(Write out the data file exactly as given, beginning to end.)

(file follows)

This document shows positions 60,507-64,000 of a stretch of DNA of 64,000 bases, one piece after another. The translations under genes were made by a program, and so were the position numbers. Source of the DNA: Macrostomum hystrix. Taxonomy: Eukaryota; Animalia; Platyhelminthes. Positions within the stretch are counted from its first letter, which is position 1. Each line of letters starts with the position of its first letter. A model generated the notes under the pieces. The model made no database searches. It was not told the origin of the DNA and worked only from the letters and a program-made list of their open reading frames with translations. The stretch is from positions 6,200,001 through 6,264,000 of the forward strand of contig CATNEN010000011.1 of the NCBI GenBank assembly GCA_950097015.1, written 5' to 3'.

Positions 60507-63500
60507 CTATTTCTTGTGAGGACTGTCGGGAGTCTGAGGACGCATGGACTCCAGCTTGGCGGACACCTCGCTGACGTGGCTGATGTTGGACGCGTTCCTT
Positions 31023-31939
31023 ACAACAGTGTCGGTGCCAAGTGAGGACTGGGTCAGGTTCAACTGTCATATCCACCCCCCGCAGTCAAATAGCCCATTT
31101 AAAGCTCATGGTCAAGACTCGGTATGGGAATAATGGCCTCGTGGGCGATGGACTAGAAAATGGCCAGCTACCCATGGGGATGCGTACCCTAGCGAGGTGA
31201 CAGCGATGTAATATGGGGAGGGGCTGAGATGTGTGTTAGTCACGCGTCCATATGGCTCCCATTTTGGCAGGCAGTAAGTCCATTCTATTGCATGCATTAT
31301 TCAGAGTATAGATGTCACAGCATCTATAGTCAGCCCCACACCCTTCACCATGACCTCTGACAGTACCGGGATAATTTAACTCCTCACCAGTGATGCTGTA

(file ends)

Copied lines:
This document shows positions 60,507-64,000 of a stretch of DNA of 64,000 bases, one piece after another. The translations under genes were made by a program, and so were the position numbers. Source of the DNA: Macrostomum hystrix. Taxonomy: Eukaryota; Animalia; Platyhelminthes. Positions within the stretch are counted from its first letter, which is position 1. Each line of letters starts with the position of its first letter. A model generated the notes under the pieces. The model made no database searches. It was not told the origin of the DNA and worked only from the letters and a program-made list of their open reading frames with translations. The stretch is from positions 6,200,001 through 6,264,000 of the forward strand of contig CATNEN010000011.1 of the NCBI GenBank assembly GCA_950097015.1, written 5' to 3'.

Positions 60507-63500
60507 CTATTTCTTGTGAGGACTGTCGGGAGTCTGAGGACGCATGGACTCCAGCTTGGCGGACACCTCGCTGACGTGGCTGATGTTGGACGCGTTCCTT
Positions 31023-31939
31023 ACAACAGTGTCGGTGCCAAGTGAGGACTGGGTCAGGTTCAACTGTCATATCCACCCCCCGCAGTCAAATAGCCCATTT
31101 AAAGCTCATGGTCAAGACTCGGTATGGGAATAATGGCCTCGTGGGCGATGGACTAGAAAATGGCCAGCTACCCATGGGGATGCGTACCCTAGCGAGGTGA
31201 CAGCGATGTAATATGGGGAGGGGCTGAGATGTGTGTTAGTCACGCGTCCATATGGCTCCCATTTTGGCAGGCAGTAAGTCCATTCTATTGCATGCATTAT
31301 TCAGAGTATAGATGTCACAGCATCTATAGTCAGCCCCACACCCTTCACCATGACCTCTGACAGTACCGGGATAATTTAACTCCTCACCAGTGATGCTGTA